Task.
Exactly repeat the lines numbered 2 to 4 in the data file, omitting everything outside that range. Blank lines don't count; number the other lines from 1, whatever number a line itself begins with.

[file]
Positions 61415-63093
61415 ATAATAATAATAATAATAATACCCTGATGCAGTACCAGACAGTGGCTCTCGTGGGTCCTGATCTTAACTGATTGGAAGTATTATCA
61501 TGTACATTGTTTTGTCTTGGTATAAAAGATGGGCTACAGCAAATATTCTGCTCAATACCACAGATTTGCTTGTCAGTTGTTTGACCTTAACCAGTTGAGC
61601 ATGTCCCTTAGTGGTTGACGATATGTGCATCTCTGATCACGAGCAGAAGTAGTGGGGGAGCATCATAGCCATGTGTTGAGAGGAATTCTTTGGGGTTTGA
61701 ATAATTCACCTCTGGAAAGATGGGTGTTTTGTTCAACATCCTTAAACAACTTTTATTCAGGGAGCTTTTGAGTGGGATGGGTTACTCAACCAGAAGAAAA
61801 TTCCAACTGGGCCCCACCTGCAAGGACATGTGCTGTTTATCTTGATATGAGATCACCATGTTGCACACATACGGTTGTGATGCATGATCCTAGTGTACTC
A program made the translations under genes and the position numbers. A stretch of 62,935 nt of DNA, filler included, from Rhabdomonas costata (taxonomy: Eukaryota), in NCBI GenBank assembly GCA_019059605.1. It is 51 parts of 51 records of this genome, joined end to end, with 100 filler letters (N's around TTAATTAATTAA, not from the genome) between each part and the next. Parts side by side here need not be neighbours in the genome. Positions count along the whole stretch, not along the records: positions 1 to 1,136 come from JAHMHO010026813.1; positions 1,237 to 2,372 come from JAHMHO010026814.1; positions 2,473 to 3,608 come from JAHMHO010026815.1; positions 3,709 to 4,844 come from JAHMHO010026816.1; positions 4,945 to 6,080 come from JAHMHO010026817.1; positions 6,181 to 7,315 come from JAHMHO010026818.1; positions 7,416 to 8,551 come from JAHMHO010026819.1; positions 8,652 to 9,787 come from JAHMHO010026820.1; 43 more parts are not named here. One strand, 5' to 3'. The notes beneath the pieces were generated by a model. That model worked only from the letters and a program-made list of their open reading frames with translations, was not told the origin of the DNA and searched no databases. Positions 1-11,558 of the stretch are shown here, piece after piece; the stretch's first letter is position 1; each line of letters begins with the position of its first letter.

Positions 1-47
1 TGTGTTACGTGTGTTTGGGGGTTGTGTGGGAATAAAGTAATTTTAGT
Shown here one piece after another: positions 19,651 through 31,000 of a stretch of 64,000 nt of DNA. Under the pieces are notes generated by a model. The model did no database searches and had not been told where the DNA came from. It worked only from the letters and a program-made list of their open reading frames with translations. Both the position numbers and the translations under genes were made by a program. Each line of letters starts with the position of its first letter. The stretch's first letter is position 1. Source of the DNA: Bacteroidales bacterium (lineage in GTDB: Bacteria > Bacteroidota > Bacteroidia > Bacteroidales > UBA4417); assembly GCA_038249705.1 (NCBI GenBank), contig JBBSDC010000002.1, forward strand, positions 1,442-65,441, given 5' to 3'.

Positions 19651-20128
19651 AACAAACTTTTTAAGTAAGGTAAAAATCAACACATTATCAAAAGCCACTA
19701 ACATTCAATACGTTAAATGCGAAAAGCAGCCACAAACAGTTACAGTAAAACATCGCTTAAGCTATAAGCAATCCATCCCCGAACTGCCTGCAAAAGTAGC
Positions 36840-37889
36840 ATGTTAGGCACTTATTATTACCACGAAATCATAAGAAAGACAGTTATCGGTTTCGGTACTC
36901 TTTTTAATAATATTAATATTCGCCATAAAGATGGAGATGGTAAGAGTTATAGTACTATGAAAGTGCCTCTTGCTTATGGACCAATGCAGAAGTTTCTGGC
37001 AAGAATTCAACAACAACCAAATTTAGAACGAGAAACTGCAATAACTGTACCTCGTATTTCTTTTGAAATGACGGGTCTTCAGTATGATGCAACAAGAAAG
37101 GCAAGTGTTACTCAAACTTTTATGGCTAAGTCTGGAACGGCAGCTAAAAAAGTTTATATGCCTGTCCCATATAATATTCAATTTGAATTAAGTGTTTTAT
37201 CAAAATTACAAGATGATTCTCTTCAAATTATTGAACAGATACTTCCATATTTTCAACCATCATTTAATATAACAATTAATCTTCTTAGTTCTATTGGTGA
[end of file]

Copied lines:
61415 ATAATAATAATAATAATAATACCCTGATGCAGTACCAGACAGTGGCTCTCGTGGGTCCTGATCTTAACTGATTGGAAGTATTATCA
61501 TGTACATTGTTTTGTCTTGGTATAAAAGATGGGCTACAGCAAATATTCTGCTCAATACCACAGATTTGCTTGTCAGTTGTTTGACCTTAACCAGTTGAGC
61601 ATGTCCCTTAGTGGTTGACGATATGTGCATCTCTGATCACGAGCAGAAGTAGTGGGGGAGCATCATAGCCATGTGTTGAGAGGAATTCTTTGGGGTTTGA